Yoga was first developed in India around 5,000 years ago. Since then, the practice has evolved into dozens of different types of yoga, including:
Bikram. Sometimes called hot yoga, Bikram is practiced in rooms that are warmed to 100 to 110 degrees Fahrenheit. It usually involves practicing a cycle of 26 poses during 90-minute classes.
Anusara. Anusara is an anatomically based yoga style that focuses on opening the heart. It emphasizes proper body alignment.
Viniyoga. This style of yoga works to coordinate breath and movement. It’s an individualized practice that can work well for people with arthritis and related conditions.
Kripalu. Kripalu is rooted in meditation and breath. It’s often taught in three stages. The first is recommended for people with arthritis, as it teaches the basics of the poses and anatomy.
Iyengar. Designed to build strength and flexibility, this type of yoga often involves using lots of props to get the body into proper alignment for each pose. The postures are held for longer periods of time than they are in other styles of yoga. It is generally regarded as safe for people with arthritis.
Ashtanga. Ashtanga yoga involves brisk flows synchronized with the breath. It’s a physically demanding style of yoga that may not be suitable for people with PsA.
Benefits of yoga for psoriatic arthritis
There’s limited scientific evidence of the benefits of yoga specifically for PsA. However, research suggests that a regular yoga practice can have many positive effects that mitigate some of the physical symptoms associated with this condition, including:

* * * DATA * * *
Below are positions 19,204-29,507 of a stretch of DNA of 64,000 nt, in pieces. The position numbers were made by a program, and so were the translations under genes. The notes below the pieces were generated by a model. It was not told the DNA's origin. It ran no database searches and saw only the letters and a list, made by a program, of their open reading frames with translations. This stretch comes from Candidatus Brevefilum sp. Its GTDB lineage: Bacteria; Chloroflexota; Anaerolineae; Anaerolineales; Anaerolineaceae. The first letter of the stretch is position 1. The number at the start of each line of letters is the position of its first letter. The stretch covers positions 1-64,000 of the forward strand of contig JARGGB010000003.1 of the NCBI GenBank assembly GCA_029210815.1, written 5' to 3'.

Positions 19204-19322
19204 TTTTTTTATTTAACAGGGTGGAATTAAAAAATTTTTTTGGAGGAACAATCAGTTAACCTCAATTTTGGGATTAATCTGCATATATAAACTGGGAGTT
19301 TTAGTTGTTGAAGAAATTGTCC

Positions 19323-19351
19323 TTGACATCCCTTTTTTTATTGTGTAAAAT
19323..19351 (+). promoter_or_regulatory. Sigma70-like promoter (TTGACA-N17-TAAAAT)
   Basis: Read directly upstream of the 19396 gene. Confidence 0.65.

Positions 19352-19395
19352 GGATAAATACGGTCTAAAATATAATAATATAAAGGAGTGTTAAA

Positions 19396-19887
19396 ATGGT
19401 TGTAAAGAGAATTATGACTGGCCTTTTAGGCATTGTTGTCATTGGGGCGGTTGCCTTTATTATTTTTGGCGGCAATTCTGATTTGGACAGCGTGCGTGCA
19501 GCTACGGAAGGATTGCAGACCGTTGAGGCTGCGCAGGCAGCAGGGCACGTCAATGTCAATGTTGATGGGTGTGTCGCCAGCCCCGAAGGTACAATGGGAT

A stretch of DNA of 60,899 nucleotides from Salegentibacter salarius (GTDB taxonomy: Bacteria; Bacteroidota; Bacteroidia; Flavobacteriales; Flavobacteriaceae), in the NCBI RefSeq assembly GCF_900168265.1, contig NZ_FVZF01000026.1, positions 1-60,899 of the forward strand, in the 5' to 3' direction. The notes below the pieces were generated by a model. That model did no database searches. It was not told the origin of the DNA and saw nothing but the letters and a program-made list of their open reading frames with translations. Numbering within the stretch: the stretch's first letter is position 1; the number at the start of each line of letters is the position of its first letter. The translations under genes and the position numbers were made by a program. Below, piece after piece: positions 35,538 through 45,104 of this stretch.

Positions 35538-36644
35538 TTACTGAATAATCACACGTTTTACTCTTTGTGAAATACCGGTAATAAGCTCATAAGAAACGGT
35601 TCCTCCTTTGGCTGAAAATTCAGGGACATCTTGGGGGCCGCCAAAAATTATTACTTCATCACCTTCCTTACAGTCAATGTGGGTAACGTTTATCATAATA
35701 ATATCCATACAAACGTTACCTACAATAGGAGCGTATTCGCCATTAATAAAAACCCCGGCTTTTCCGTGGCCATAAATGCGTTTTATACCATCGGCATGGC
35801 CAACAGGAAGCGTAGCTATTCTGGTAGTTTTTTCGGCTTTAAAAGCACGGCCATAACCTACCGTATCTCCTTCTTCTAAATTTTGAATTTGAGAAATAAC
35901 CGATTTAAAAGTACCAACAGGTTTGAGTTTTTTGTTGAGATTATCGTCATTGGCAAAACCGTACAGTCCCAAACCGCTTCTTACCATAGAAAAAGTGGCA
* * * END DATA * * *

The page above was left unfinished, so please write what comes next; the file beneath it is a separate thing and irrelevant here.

- pain relief, especially in the neck and back
- increased pain tolerance
- improved balance
- increased blood flow
- enhanced flexibility
- greater muscle strength
- increased endurance
Yoga is much more than a physical practice — it’s a form of mind-body fitness. It can also provide a number of emotional and psychological benefits, including:
- a sense of calmness
- stress relief
- greater energy to live life fully
- reduced symptoms of depression
- improved self-confidence
Precautions before starting yoga
It’s always a good idea to check in with your doctor before trying yoga or any other type of exercise. Your doctor can provide guidance on specific movements to avoid, recommended duration of physical activity, and the degree of intensity you should strive for.
You should also pay attention to how your body is feeling both before and throughout your yoga practice. Putting unnecessary strain on inflamed joints could worsen a flare-up. If a specific pose or flow causes you pain, stop that activity right away. Always listen to your body and adjust as necessary.
Certain poses and yoga styles may not be suitable to some people with arthritis. The Arthritis Foundation recommends avoiding positions that force your joints to bend more than 90 degrees or require balancing on one foot. Sitting sedentary during long meditation or breathing sessions in some types of yoga may also be difficult for people with PsA.
Regular exercise can help relieve some of the symptoms of PsA. If you’re looking for a gentle, low-impact physical activity that can be modified to your own body, you might want to try yoga.
Talk to your doctor before starting any exercise program. As you begin to practice yoga, always be mindful of the way your body is feeling and ease off any pose that causes you pain.